Moses said to the people, “Do not fear. Stand still, and see the salvation of G-d that He will show you today: for the Egyptians whom you have seen today, you shall never see them again. G-d will fight for you, and you shall be silent.”

Exodus 14:13-14

Talmud Yerushalmi – Ta’anit 2:5 explains:

  • One group felt they could not win this battle. So rather than be captured alive, they wanted to commit suicide by casting themselves into the sea. To this, the response was “stand still.”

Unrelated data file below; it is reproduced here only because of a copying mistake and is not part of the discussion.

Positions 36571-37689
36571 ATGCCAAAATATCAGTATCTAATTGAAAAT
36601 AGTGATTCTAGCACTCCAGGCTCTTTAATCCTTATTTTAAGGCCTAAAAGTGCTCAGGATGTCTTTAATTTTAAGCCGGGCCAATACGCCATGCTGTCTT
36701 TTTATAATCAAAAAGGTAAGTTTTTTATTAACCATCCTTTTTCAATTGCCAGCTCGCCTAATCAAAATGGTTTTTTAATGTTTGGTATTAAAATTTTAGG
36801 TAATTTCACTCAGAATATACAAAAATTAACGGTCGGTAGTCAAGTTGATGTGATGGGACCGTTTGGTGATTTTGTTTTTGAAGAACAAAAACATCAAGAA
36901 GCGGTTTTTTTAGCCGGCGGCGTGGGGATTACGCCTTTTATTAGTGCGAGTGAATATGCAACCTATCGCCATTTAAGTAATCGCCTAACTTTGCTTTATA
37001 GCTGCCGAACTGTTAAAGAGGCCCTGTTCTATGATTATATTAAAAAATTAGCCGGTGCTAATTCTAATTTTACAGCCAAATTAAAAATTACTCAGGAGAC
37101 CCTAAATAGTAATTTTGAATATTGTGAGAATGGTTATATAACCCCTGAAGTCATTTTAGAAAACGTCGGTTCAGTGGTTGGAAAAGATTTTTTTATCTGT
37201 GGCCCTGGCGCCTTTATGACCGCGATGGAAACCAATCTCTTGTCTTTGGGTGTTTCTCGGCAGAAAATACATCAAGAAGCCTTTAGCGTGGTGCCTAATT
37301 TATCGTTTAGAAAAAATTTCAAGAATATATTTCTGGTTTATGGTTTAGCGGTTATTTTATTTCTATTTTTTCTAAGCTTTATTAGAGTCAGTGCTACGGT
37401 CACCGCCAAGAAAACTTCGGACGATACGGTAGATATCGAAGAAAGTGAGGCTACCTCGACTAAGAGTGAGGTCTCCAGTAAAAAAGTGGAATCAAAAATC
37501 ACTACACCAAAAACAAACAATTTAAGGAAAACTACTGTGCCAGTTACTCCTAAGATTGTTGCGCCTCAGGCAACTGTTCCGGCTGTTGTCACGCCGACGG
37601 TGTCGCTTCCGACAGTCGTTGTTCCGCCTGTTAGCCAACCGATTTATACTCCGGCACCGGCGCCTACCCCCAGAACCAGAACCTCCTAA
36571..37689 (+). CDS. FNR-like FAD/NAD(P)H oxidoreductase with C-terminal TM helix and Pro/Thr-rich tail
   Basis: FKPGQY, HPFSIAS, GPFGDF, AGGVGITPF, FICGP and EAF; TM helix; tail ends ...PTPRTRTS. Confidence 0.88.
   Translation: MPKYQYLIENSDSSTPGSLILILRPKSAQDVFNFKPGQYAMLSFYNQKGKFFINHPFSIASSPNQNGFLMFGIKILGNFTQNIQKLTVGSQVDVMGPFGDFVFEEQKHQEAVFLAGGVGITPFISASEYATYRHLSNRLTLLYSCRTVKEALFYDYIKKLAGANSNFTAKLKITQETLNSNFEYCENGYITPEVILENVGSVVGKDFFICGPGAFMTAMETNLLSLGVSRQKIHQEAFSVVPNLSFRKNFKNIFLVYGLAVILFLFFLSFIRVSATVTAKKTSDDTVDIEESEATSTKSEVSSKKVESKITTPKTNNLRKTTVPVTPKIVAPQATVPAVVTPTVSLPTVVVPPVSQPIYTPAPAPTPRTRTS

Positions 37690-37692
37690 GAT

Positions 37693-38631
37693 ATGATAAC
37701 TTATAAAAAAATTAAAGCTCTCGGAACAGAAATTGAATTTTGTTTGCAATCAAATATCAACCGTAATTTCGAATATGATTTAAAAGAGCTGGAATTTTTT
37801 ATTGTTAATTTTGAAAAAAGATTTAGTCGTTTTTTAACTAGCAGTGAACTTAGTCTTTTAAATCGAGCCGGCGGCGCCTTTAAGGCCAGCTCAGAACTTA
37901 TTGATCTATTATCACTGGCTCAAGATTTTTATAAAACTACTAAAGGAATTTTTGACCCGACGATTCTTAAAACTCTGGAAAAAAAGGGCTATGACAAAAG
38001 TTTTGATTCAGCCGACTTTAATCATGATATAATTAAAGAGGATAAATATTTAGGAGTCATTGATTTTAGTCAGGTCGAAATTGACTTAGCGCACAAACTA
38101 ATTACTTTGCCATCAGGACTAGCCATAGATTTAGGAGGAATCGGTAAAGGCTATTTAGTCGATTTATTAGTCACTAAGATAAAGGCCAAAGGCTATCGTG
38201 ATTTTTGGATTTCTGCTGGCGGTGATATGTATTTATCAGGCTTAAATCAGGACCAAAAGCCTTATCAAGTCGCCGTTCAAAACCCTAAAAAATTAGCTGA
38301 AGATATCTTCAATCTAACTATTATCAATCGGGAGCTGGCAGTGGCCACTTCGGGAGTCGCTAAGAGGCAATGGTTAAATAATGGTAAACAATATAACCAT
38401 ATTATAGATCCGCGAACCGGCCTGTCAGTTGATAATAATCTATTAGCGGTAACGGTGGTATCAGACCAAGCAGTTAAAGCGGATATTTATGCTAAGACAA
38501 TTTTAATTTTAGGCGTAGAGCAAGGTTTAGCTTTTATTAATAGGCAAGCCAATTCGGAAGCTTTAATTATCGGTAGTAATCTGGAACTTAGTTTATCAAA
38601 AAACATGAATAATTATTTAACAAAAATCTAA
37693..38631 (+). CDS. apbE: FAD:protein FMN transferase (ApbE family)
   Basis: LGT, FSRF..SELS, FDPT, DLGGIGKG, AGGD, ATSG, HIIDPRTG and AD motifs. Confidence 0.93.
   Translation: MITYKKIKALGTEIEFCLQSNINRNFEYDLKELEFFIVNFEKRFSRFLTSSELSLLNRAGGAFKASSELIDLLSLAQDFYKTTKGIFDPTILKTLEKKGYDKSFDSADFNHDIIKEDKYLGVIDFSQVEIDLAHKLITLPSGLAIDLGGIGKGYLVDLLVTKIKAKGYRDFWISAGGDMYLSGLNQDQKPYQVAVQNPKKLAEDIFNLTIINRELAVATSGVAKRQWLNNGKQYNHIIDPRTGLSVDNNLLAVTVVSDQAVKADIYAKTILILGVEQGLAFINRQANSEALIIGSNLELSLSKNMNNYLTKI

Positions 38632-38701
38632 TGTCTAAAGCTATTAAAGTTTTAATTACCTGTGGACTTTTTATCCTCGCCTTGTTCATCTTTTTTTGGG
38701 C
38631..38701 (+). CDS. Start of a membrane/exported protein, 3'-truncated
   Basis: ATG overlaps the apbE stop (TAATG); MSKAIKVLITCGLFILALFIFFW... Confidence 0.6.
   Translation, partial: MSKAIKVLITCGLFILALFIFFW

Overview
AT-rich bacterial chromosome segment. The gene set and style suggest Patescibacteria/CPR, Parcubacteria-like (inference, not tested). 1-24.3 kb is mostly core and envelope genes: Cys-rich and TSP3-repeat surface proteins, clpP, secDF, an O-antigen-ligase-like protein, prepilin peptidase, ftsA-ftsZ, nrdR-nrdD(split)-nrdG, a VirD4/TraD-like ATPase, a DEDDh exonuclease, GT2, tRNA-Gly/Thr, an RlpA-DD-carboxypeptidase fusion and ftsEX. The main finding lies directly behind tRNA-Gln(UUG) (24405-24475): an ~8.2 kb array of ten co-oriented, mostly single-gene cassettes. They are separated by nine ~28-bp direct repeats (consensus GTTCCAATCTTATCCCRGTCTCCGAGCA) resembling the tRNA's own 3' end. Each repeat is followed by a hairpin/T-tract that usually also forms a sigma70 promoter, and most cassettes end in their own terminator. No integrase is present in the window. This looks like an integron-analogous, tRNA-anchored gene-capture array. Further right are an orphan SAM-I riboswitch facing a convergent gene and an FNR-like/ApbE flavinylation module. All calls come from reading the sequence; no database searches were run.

• Another group of Jews desired to return to Egypt and surrender. To them, the response was, “the Egyptians whom you have seen today, you shall never see them again.”
  • A third group desired to go to battle. But Moses told them, “God will fight for you.”
  • For those who wanted to pray, Moses said, “Be silent.”

I told you midrash would be involved.

Listen to God and do what you are required, as best as you can comprehend, to address your life as it exists each day because it is faith in God that gives us courage to act. This helps us to mature and interact with God on our own. But remember that it is also faith and courage to “stand still” and to “be silent” and let God take care of you as well.